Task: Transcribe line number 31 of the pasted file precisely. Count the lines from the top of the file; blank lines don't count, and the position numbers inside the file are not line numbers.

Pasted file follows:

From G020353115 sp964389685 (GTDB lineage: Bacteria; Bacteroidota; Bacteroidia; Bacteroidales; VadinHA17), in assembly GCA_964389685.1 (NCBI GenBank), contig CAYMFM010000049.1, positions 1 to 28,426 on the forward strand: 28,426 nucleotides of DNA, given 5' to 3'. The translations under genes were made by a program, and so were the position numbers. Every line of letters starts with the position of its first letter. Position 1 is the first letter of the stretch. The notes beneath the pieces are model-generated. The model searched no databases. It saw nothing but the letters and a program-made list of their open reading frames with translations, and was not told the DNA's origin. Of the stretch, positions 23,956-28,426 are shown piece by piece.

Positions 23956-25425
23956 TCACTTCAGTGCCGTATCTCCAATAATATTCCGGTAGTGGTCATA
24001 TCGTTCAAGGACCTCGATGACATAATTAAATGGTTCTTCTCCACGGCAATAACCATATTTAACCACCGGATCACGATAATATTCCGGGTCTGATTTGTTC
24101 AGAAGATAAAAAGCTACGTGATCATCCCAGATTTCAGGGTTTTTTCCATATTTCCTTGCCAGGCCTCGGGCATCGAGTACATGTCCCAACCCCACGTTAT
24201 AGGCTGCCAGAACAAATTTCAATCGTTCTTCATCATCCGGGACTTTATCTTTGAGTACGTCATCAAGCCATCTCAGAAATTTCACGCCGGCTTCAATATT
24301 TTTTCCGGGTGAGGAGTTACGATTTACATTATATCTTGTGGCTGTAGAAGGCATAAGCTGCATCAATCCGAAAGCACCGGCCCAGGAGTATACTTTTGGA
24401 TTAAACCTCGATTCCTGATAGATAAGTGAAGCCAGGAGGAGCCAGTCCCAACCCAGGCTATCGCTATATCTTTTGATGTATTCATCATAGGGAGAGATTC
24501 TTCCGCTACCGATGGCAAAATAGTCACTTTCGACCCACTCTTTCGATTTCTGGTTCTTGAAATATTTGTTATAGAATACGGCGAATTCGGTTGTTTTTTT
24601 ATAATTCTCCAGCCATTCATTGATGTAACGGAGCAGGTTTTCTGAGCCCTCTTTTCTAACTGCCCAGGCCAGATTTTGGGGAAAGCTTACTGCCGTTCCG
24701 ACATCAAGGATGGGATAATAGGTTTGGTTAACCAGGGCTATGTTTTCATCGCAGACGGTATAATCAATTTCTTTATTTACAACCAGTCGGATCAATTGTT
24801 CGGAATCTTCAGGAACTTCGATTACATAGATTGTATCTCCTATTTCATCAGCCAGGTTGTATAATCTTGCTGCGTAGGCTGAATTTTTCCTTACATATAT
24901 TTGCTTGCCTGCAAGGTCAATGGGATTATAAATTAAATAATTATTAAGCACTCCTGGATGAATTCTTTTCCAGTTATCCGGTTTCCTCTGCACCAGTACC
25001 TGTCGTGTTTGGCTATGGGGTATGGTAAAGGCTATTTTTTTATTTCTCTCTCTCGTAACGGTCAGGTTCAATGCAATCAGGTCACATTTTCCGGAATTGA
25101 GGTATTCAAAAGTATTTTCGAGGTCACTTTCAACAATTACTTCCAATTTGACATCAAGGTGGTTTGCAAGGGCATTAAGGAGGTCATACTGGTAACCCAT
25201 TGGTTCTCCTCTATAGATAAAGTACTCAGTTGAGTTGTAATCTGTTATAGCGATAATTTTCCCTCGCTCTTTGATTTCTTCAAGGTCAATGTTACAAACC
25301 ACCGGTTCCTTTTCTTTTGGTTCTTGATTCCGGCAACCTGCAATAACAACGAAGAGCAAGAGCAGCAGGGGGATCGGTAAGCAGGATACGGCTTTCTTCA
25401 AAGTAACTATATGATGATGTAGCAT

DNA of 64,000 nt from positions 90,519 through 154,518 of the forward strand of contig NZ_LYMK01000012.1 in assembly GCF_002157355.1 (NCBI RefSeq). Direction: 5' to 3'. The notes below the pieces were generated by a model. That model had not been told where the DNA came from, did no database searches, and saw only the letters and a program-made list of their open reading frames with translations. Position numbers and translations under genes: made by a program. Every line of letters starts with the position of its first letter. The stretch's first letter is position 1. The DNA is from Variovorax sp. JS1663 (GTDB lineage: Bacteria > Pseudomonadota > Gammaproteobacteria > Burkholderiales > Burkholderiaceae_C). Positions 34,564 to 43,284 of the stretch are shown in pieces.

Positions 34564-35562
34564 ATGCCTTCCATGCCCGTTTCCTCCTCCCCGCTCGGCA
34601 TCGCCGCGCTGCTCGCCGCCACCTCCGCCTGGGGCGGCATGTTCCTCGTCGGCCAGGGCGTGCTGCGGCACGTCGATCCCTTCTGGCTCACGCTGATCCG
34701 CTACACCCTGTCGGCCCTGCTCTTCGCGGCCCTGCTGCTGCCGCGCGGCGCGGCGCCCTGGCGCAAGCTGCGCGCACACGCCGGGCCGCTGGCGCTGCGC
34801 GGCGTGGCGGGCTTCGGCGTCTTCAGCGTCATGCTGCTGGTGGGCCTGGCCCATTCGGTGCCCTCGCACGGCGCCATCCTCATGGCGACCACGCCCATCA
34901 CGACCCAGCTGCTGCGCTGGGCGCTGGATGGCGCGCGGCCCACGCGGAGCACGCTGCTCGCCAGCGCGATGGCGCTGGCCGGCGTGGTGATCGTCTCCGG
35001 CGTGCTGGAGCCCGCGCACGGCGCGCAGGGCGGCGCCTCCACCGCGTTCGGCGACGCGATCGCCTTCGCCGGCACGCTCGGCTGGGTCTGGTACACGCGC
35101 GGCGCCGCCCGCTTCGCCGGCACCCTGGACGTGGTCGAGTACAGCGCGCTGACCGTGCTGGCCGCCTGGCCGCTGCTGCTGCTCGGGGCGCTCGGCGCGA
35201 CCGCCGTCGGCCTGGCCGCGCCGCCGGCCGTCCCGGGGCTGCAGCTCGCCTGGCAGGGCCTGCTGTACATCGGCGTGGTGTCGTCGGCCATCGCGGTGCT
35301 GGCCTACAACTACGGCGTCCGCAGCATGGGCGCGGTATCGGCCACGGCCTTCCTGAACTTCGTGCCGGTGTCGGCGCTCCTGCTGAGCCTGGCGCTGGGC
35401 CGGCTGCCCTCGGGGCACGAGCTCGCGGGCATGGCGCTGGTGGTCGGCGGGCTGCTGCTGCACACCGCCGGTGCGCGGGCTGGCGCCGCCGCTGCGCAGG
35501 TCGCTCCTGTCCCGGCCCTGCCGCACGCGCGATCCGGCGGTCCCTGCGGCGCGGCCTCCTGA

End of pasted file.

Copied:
35501 TCGCTCCTGTCCCGGCCCTGCCGCACGCGCGATCCGGCGGTCCCTGCGGCGCGGCCTCCTGA